Rabbi Mordechai Willig
Rabbi Mordechai Willig

Reuven's Teshuva: A Model for Life-Long Growth

"Reuven returned to the pit" (37:29). The Medrash (84:19) understands "returned" to mean repented (see Rashi). Hashem tells Reuven, "No one has ever repented. You are the first to repent. By your life, your descendant will be the first to call for general repentance, as it is written, 'Return, Yisroel, unto Hashem (Hoshea 14:2)'". Reuven was the first to repent without being confronted and chastised by Hashem, as Adam and Cain were before they repented. His teshuva was not from fear, but was the first repentance from love. This teshuva meahava reaches Hashem's throne of glory, as indicated in Hoshea's words, "unto (ad) Hashem (Yoma 86a)" (Medrash Hamevuar).

Hoshea continues, "return to (shuvu el) Hashem" (14:3). Perhaps "to" means towards Hashem. Even if one cannot return all the way unto Hashem and His throne of glory, he must, nonetheless, move closer to Him [1]. The plural "shuvu" may indicate that most teshuva is incomplete. The singular "shuva" may refer to the rare person who reaches all the way unto Hashem. Anticipated failure to reach the end of the road should not deter one from beginning the journey.

On Yom Kippur, even turning to face (lifnei) Hashem enables purification (Vayikra 16:30). In contrast to those whose backs are to Hashem, our eyes look to Hashem (Sukkah 51b). On Succos we rejoice that Hashem grants purity for minimal teshuva on Yom Kippur. However, we must continue to strive to return towards Hashem and even unto Him.

II

In a place where ba'alei teshuva stand, the originally righteous, tzadikim gemurim, cannot (Berachos 34b). Maharsha rejects the simple meaning, and interprets a ba'al teshuva as one who was tempted by sin and overcame the temptation. Thus a moshail b'rucho is greater than a chasid hame'uleh (Rambam, Shmone Perakim chap. 6).

The proof text, "shalom shalom larachok v'lakarov" (Yeshaya 57:19) may provide a different interpretation. A karov is one who is near to Hashem in comparison to a  complete ba'al teshuva who has reached all the way to Hashem and is considered greater.

Often, today's ba'alei teshuva observe laws too often neglected by others, who suffer by comparison. This is analogous to righteous converts, whose zeal in performing mitzvos is "difficult" for born Jews who are not so meticulous (Tosafos Kiddushin 71a).

"When does a ba'al teshuva become an indistinguishable part of the tsibbur? When he begins to talk in shul!" This recently printed comment illustrates the extraordinary single mindedness associated with ba'alei teshuva. This includes a refusal to succumb to the failings of most originally observant Jews.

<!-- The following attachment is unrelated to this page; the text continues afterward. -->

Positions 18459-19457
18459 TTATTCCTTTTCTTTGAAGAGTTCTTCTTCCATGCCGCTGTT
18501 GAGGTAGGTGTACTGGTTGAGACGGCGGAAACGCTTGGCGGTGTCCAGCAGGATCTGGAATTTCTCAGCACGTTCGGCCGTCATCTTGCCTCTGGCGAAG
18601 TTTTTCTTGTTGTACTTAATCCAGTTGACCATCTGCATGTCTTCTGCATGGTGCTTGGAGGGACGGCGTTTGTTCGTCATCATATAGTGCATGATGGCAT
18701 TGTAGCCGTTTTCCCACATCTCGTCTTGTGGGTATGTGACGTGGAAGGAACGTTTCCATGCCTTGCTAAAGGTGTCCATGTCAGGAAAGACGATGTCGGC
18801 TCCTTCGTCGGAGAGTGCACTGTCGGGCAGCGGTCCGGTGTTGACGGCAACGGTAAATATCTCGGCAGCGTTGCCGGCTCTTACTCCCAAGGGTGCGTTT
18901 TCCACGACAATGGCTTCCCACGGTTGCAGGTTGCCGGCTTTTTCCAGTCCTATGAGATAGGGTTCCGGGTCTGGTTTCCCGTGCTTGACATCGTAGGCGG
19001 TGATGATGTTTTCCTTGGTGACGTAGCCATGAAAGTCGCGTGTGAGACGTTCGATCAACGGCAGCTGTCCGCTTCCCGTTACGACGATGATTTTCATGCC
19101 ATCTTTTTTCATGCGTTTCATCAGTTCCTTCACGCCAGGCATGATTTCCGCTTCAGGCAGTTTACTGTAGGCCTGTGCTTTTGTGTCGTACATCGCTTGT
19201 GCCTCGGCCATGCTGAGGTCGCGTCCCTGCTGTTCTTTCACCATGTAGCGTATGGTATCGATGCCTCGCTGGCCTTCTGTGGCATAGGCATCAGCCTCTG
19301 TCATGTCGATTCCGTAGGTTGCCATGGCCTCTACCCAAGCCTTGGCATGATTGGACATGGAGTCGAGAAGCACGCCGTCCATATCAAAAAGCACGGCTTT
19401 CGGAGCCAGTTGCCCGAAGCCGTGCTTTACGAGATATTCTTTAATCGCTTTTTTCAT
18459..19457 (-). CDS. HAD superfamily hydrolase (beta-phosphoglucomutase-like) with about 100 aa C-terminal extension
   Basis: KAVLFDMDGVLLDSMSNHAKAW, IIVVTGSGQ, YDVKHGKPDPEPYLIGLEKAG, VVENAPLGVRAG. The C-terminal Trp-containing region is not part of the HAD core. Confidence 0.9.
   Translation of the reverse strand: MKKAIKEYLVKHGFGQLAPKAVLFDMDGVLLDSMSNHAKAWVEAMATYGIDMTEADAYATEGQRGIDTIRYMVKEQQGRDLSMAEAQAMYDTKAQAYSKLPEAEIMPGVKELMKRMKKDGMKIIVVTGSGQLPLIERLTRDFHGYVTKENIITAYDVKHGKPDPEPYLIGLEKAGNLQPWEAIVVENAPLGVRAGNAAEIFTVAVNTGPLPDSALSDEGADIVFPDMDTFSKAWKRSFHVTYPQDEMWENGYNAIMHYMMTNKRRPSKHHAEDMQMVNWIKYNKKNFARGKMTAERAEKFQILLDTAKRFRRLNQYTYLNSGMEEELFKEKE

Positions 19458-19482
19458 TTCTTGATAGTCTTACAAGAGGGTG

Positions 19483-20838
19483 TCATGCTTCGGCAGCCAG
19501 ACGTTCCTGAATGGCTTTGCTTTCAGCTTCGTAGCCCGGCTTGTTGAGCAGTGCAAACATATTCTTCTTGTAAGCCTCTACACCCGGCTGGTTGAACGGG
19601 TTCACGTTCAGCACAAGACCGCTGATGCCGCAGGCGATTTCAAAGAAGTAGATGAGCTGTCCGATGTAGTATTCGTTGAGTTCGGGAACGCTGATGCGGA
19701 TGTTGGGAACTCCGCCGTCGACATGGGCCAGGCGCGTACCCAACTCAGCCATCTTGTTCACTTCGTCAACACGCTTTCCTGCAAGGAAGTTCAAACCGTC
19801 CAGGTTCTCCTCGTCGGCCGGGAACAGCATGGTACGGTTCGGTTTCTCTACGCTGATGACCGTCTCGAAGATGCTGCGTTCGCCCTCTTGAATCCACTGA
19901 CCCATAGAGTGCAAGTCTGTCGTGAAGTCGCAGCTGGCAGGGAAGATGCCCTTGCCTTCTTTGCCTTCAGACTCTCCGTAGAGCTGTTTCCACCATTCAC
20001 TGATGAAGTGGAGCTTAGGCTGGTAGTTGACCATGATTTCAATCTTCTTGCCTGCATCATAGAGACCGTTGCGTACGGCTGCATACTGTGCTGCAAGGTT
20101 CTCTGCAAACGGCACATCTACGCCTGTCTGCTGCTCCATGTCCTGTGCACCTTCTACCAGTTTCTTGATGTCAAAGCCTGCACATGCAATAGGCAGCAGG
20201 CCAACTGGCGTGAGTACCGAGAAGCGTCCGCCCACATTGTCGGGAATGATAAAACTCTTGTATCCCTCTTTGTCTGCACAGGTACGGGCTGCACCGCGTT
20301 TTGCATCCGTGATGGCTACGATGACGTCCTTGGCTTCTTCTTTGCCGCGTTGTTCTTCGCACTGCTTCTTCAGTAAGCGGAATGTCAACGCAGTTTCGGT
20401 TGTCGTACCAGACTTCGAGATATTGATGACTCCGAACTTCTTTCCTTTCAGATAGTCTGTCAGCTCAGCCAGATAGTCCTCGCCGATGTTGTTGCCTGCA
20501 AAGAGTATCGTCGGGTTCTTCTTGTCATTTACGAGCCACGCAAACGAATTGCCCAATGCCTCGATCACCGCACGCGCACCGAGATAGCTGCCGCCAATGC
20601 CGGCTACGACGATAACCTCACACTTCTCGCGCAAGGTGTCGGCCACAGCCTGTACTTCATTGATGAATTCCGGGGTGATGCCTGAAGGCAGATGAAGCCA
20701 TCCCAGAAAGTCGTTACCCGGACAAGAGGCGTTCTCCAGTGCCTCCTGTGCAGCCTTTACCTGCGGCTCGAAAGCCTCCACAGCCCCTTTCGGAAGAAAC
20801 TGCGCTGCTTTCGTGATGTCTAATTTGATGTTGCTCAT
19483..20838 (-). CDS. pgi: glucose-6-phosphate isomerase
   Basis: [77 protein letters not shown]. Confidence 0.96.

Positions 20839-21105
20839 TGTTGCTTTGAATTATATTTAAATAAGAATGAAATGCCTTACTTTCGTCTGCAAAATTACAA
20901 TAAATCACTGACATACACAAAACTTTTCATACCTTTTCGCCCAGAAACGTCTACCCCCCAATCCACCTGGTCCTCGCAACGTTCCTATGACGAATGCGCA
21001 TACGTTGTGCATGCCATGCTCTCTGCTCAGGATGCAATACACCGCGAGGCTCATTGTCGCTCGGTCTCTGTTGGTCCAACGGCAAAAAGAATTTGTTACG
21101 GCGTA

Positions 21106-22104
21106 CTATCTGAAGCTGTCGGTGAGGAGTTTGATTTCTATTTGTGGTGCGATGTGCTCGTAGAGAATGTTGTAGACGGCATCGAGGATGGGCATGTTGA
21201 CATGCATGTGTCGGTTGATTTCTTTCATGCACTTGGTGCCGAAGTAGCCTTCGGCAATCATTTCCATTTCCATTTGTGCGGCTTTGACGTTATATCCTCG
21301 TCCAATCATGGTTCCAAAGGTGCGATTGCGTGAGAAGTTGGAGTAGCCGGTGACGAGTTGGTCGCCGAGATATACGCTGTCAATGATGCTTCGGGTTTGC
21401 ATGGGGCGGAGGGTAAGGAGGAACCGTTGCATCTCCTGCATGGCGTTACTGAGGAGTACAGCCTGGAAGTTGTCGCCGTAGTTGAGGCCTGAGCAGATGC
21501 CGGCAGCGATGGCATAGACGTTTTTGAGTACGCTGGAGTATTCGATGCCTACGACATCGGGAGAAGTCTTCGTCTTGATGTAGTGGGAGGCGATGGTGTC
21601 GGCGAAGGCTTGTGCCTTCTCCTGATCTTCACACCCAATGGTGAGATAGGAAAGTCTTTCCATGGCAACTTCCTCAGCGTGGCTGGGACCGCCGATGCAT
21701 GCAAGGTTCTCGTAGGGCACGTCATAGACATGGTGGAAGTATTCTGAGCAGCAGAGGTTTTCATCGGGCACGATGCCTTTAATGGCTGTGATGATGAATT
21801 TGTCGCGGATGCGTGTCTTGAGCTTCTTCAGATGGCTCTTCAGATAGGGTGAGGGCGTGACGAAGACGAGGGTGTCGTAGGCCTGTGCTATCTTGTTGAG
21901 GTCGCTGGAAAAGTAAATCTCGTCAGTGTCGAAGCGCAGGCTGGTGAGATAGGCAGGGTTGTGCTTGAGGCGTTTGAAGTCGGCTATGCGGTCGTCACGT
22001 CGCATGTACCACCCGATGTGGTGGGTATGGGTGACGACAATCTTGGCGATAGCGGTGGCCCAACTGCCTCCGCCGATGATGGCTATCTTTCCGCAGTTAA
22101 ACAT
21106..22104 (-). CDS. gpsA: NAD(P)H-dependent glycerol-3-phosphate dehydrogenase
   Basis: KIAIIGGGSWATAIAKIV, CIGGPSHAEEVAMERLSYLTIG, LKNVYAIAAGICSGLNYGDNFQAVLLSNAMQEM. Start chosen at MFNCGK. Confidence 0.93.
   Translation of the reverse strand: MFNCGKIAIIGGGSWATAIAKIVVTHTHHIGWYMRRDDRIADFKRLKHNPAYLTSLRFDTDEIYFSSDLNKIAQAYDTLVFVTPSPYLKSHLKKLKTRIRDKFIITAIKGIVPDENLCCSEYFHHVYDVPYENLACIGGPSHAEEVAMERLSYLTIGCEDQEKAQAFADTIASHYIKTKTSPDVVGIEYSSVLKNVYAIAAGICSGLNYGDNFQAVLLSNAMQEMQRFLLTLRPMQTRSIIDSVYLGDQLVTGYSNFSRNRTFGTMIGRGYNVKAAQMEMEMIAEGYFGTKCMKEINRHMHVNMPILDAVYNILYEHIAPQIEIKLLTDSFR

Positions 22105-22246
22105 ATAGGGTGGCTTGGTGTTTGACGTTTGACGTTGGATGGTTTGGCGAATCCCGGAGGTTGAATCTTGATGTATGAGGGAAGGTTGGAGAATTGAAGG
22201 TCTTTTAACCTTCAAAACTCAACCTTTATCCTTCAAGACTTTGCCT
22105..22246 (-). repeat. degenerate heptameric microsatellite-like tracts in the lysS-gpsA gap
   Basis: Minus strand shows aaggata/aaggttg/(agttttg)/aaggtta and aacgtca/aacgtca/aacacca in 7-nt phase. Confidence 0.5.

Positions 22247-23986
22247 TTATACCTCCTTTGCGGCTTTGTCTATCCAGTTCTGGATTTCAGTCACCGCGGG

In the shema, we are all commanded to love Hashem with all our hearts, souls, and powers (Devarim 6:5). Such love is able to overcome all other loves - of others, of life, and of money (Rashi). Only by repenting, from non-observance or imperfect observance, with love, me'ahava, can one reach this level.

The second paragraph of the shema is in plural form and omits "m'odechem". The community at large, even if serving Hashem, cannot reach the level of loving Hashem totally (Tanchuma, Noach, 2). A ba'al teshuva, unburdened by the accepted foibles of the tzibbur, is sometimes able to rise above "tzaddikim gemurim".

Perhaps "gemurim" connotes completed, one who has finished his spiritual development. Although a tzaddik gamur may be close to Hashem, a ba'al teshuva, who is constantly striving for perfection, can surpass him.

Since no one is perfect, all of us should aim to be ba'alei teshuva. After all, Reuven repented for only one indiscretion. Yet, since he did so out of love, his example, and the articulation of his descendant Hoshea, continue to inspire teshuva forever.

The colloquial usage of ba'al teshuva, limited to one who repents from non-observance, is unfortunate. It reflects insufficient desire by observant Jews to transcend their completed state of righteousness, formed, and limited, by communal norms. A great rov mistakenly assumed that a questioner was from a non-observant background. The individual protested, "Rebbe, I am not a ba'al teshuva." The rov responded, "Why not?" Indeed.

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1. The Malbim interprets el as closer than ad. Ad is teshuva from fear, as the end of the pasuk - for you have stumbled through your iniquity - is understood (Yoma 86b). If Medrash Hamevuor is correct, the opening phrase calls for preemptive teshuva from love, by which one can reach Hashem and His throne. The subsequent phrase, which chastises iniquitous stumblers, refers to teshuva miyirah. If el is less far reaching than ad, the next pasuk (14:3) refers to this lesser form of teshuva.

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